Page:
Is the Corn Palace really made of corn?

The Corn Palace was originally constructed in the 1890s to help draw people to the tiny town of Mitchell, SD.  It was built in response to other, similar sites that were cropping up (no pun intended) around the Midwest.  It has showcased stars ranging from Arlo Guthrie to Brittany Spears!  

To clear up any confusion, it’s not actually constructed entirely of corn.  Apparently, the original palace was fabricated with more corn but was also a haven to rats and not very warm during the–many–cold months on the northern prairie.  It’s been rebuilt several times, but, it’s a typical steel and wood building with walls that are covered in variously-colored corn cobs and husks on the outside in designs that change each year (for 2018 the walls celebrated South Dakota weather, much to the delight of the meteorologist, Mr. Trekker).

I thought this depiction of a tornado was so cool! (You can see that they’re in the progress of transitioning the mural into the next year’s design.)    

What is the Corn Palace like on the inside?

When you first enter it, it looks like the lobby of your typical high school (or small, college) gym.  That then opens into a larger gymnasium/auditorium area where some local college/high school teams play.  The scene took me back to my country roots.  The gymnasium reminded me of the one I spent many a Friday night in during my high school years back in Indiana (basketball is big there too, in case you were wondering). 😉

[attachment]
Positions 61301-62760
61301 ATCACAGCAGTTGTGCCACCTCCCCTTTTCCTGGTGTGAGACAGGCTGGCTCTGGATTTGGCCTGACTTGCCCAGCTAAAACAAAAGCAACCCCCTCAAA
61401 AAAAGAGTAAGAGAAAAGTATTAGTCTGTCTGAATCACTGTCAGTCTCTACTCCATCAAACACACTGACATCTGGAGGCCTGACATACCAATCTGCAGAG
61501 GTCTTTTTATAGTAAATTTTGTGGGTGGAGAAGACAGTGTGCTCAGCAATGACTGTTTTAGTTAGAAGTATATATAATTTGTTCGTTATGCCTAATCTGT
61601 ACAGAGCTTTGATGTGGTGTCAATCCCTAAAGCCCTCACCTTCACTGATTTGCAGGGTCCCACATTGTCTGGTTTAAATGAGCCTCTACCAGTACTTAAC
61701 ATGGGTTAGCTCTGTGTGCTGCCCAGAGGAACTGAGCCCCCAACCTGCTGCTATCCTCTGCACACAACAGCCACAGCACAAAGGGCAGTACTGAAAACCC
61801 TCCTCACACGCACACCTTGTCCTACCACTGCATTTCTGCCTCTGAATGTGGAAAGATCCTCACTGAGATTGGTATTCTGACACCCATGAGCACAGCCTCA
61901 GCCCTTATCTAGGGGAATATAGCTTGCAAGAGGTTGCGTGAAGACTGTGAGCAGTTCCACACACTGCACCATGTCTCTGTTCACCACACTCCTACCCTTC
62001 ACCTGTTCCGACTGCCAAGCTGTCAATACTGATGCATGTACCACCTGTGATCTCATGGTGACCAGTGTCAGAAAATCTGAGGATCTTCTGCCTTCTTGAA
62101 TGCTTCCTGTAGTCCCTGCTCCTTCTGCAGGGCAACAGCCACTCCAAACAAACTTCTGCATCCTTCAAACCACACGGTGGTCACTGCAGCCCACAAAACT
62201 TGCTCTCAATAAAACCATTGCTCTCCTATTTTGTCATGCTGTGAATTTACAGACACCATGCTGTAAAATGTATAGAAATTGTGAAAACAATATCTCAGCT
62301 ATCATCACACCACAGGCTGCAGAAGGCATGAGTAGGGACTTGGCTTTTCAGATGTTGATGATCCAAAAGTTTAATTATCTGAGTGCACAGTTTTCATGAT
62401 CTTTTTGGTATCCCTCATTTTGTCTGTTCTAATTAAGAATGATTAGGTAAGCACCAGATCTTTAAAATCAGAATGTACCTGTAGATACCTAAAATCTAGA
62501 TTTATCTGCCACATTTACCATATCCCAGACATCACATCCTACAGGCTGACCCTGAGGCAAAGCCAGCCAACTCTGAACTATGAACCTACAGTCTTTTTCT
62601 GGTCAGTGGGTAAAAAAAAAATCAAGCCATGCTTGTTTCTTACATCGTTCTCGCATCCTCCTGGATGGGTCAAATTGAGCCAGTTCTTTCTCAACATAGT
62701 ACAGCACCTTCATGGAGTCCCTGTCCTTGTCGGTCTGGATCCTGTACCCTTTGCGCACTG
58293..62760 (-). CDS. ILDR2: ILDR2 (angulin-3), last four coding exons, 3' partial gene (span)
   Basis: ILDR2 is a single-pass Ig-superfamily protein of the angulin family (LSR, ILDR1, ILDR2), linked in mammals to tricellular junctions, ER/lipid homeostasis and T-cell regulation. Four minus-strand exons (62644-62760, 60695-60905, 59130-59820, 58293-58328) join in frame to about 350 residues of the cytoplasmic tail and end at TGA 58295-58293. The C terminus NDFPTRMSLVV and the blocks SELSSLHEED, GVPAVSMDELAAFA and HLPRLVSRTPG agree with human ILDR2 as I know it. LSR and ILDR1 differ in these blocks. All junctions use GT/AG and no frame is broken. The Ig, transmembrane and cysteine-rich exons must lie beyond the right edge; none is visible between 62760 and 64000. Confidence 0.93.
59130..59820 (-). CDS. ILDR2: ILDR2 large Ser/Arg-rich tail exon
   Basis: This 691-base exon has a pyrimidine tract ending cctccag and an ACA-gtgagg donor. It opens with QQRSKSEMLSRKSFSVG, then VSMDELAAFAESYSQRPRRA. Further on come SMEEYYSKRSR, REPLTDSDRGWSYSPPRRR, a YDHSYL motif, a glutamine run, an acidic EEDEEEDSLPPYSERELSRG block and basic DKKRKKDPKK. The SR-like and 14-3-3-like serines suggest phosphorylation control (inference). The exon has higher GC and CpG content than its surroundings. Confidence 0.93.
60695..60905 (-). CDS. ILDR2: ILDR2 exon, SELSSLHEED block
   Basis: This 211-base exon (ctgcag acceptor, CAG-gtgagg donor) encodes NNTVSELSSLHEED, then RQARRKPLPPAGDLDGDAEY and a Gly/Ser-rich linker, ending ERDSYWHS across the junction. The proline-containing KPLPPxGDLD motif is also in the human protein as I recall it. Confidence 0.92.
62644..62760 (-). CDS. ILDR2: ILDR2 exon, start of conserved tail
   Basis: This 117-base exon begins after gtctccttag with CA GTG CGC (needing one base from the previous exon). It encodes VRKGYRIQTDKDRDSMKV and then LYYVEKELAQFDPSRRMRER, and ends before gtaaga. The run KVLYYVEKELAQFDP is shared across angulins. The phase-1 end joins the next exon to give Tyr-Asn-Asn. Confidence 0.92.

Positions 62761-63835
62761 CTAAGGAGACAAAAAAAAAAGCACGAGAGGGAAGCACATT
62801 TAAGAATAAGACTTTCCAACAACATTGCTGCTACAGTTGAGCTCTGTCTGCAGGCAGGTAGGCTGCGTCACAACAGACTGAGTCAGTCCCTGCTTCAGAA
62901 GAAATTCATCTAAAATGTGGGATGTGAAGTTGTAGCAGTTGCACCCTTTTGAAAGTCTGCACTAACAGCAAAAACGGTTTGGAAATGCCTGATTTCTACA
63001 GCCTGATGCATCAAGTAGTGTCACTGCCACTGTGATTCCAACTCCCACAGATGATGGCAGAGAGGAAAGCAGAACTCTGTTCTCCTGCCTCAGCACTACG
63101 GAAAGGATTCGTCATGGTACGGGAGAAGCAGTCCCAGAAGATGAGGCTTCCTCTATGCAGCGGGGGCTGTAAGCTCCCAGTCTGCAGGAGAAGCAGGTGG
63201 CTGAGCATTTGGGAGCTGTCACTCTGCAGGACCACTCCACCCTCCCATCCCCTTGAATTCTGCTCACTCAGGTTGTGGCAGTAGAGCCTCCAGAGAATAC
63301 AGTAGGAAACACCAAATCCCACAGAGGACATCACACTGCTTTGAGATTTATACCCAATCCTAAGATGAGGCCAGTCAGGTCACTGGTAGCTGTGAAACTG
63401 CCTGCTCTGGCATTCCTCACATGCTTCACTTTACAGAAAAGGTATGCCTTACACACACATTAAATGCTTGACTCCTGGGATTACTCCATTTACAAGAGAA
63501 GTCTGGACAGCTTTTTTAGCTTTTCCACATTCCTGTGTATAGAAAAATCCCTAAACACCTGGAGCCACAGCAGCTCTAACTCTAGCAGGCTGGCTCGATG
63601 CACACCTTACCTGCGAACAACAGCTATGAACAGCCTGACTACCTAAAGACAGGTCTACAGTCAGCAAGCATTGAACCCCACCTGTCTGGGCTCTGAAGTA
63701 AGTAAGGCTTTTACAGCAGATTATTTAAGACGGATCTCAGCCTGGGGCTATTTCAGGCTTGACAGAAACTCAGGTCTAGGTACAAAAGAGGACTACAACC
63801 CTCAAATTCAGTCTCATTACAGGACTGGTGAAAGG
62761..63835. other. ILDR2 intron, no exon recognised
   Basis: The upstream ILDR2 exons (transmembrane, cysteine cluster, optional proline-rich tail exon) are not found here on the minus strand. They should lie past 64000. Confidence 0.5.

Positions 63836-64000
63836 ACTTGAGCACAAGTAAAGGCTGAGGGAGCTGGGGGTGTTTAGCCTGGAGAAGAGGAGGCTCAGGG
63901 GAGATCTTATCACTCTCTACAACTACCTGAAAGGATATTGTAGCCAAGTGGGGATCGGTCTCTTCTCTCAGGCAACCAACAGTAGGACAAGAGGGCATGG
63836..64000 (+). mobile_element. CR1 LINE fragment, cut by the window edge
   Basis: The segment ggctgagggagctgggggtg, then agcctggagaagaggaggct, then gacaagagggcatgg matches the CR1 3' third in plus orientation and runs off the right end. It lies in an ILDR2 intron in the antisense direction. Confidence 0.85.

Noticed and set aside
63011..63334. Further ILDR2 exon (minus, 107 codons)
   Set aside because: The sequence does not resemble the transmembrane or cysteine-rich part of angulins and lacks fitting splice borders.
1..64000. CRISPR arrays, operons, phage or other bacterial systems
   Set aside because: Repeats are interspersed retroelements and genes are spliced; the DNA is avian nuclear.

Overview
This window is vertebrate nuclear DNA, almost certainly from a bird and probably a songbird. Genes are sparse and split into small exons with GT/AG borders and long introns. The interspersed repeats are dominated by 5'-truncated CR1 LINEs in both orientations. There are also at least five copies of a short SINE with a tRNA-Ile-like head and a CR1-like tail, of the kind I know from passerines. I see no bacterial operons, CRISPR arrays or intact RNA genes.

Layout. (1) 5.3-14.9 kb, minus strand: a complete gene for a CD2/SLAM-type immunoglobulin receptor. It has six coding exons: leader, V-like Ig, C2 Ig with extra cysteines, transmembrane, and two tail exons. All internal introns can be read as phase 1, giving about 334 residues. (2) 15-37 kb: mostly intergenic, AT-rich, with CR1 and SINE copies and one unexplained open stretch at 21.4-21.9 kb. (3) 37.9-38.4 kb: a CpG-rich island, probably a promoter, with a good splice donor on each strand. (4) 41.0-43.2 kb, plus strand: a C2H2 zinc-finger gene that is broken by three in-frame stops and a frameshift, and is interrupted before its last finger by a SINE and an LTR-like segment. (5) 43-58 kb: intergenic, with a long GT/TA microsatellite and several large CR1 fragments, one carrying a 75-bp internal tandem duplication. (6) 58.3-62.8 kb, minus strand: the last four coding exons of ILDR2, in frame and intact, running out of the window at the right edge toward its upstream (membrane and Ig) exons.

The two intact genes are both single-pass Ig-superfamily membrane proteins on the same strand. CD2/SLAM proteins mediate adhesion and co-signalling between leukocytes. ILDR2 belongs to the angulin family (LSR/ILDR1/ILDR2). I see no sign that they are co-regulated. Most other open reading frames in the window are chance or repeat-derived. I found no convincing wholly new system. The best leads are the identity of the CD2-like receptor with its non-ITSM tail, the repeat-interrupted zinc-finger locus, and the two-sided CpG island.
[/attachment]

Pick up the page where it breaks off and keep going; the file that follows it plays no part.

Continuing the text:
I was impressed by the wide variety of themes that have been showcased on the walls of the palace throughout the years, relating to natural phenomena, worldwide events (such as the World Wars) as well as the culture and activities familiar to the Northern Plains.  I was also intrigued by the effort required to design and construct the various murals that cover the walls every year. (I can also recommend the YUMMY popcorn sold at the concession stand! 🤤 )

For more information on the Corn Palace, please visit the attraction’s website here.  If you’re ever near Mitchell, SD (it’s right off I-90), I’d encourage you to stop in and check out this relic of the past.  I think you’ll be glad you did!

Have you ever visited the Corn Palace?  Tell me about your experience in the comments! 

Did you enjoy this post?  Pin it!

Are you looking for a unique place to visit in in eastern South Dakota, in the small town of Mitchell? Check out the Corn Palace!


Like what you read here today?  Please feel free to leave a comment, like or share this post!  Add your email at the bottom of the page, or the sidebar to the right, to be notified when a new post is published.  By signing up for the email list, you will also receive a free copy of the Tranquil Trekker’s Top 10 Tips of Trekking Do’s and Don’ts!

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Bighorn Medicine Wheel in Wyoming

In this post, I discuss a medicine wheel in the Bighorns!

In 2018, we spent ten days in the Colorado high country and didn’t see one moose.  Later that fall, we spent ten seconds in the Bighorns (literally), and TWO were waiting to greet us when we arrived at our campsite!  Bighorns for the win!  

Our ungulate friends (this year it was Maggie and Megan)

The Trekkers have enjoyed the Island Park campground so much in the past that we decided to return there again.  As I’ve mentioned previously, I’m always surprised at how much this part of Wyoming reminds me of the Colorado mountains.  The scenery and critters are very similar, with the added benefit of being half as long a distance from the Black Hills and FAR less crowded than Colorado (see, I like other states too). 😉